An account that generates interest income on the available balance in the account Interest-Bearing
The five steps to financial success Five Foundations
The persistent increase in the cost of goods and services or the persistent decline in the purchasing power of money Inflation
Saving money over time for a large purchase Sinking Fund
A savings account that is set aside to be used only for emergency expenses Emergency Fund
A rate which is either charged (on debt) or paid (on investment accounts) for the use of money Interest Rate

Financial Terms Crossword Puzzle


When you’re investing or saving, this is the interest that you earn on the amount you deposit, plus any interest you’ve accumulated over time. Compoundinterest
A number used by banks and other financial institutions to measure a borrower’s credit worthiness. FICOscore
The difference between your assets and liabilities. networth
The process by which you choose what proportion of your portfolio you’d like to dedicate to various asset classes, based on your goals, personal risk tolerance and time horizon. Assetallocation
Commonly referred to as fixed-income securities. Bonds
The increase in the value of an asset or investment — like a stock or real estate — above its original purchase price. Capitalgains
The process of buying or selling securities over time in order to maintain your desired asset allocation. Rebalancing
Also called equities or shares. Stocks
This is the process of paying off your debt in regular installments over a fixed period of time. Amortization
A type of mortgage in which the interest you pay on your outstanding balance rises and falls based on a specific benchmark. ARM
An account held by an impartial third party on behalf of two parties in a transaction. Escrow
A mortgage that carries a fixed interest rate for the entire life of the loan. Fixed-rate mortgage
Employer-sponsored retirement plans, such as pensions, in which the employer promises a specified retirement benefit based on a formula that may include an employee’s earnings history, length of employment and age. Defined-benefit plans
Companies often use these as management incentives. stockoptions
The payments you make to an insurance company in return for protection from financial losses within the scope of your policy. Premium
Used to determine your taxable income, minus any additional IRS-qualified deductions that you’re eligible to take. AGI
A person who is financially dependent on your income, typically a child or an adult relative you may support. Dependent
A standard amount that can be used to reduce your taxable income if you decide not to itemize your deductions. Standarddeduction
A qualified expense that the IRS allows you to subtract from your adjusted gross income, which further reduces your taxable income. Itemizeddeduction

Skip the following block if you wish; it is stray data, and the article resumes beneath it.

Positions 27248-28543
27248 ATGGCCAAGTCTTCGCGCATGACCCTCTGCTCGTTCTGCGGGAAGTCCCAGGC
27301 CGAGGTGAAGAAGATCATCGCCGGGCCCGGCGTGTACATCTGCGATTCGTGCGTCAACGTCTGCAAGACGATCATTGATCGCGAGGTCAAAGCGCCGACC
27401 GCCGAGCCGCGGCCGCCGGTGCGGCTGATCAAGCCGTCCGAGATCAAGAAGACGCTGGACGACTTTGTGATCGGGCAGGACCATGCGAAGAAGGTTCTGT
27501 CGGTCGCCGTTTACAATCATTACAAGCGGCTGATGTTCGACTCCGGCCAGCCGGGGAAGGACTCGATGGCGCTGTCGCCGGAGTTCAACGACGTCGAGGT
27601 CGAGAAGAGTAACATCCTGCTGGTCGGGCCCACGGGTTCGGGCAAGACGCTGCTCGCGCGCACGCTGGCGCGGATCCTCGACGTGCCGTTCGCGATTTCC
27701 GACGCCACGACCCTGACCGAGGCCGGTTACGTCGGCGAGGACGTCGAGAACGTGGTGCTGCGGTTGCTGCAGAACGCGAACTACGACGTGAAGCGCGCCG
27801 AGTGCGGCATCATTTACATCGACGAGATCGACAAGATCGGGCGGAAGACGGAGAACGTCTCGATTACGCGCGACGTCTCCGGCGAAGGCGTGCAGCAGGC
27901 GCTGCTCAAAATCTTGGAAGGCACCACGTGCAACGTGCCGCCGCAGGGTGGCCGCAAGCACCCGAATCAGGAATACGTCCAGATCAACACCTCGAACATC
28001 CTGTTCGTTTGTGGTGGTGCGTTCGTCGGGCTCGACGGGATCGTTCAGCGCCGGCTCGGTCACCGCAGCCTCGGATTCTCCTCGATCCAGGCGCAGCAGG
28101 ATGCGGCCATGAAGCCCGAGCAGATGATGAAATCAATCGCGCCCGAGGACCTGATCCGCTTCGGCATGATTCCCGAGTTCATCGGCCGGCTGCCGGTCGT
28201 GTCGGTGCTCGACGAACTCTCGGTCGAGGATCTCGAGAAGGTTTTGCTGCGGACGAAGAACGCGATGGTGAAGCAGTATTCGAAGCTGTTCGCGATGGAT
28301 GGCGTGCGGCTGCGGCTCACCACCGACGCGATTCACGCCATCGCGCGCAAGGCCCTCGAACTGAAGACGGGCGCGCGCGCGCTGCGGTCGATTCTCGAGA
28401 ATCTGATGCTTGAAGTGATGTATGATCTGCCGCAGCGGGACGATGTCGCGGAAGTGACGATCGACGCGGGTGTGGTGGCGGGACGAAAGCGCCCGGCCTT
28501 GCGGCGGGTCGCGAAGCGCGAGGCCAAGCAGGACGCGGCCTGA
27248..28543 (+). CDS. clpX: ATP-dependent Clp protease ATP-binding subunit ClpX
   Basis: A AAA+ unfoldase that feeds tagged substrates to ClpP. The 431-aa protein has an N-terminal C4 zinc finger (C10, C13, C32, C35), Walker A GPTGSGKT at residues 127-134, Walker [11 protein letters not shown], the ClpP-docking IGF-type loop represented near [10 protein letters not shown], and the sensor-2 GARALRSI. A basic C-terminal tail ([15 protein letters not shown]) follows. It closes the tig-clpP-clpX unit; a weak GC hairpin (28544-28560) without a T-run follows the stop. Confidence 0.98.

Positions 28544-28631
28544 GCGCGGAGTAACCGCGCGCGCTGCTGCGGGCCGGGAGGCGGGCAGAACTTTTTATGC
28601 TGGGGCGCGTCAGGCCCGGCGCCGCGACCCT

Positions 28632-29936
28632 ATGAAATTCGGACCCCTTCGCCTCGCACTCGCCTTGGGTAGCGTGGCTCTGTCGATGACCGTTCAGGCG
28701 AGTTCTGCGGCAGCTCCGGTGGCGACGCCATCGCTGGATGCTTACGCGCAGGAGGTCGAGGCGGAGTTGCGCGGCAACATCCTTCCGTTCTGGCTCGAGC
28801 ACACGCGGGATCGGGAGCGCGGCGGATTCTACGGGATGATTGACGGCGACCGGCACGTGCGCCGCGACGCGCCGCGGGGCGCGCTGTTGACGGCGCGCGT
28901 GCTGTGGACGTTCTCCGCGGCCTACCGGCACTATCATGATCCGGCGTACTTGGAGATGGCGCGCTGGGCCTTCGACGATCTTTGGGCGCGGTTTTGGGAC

A type of policy that provides additional liability coverage beyond what your home, auto or boat insurance may provide. Umbrellainsurance

Personal Finance Crossword


Income, especially when of a company or organization and of a substantial nature. Revenue
An estimate of income and expenditure for a set period of time Budget
The proportion of a loan is charged as interest to the borrower, typically expressed as an annual percentage of the loan outstanding. Interest Rates
Money paid regularly at a particular rate of the use of money lent, or for delaying the repayment of a debt. Interest
The capital raised by a business or a corporation through the issue and subscription of shares. Stocks
A certificate issued by a government or a public company promising to repay borrowed money at a fixed rate of interest at a specified time Bonds
A system of money in general use in a particular country. Currency
Borrow (a sum of money or item of property). Loan
Expend money with the expectation of achieving a profit or material result by putting it into financial schemes, shares, or property, or by using it to develop a commercial venture. Investing
Money received, especially on a regular basis, for work or through investments. Income
Pay out (money) in buying or hiring goods and services. Spending
The money one has saved, especially through a bank or official scheme. Savings
The ability of a customer to obtain goods or services before payment, based on the trust that payment will be made in the future. Credit

Chapter 1-3 Crossword Puzzle


A person or organization that uses a product or service Consumer
The granting of a loan and the creation of debt; any form of deferred payment Credit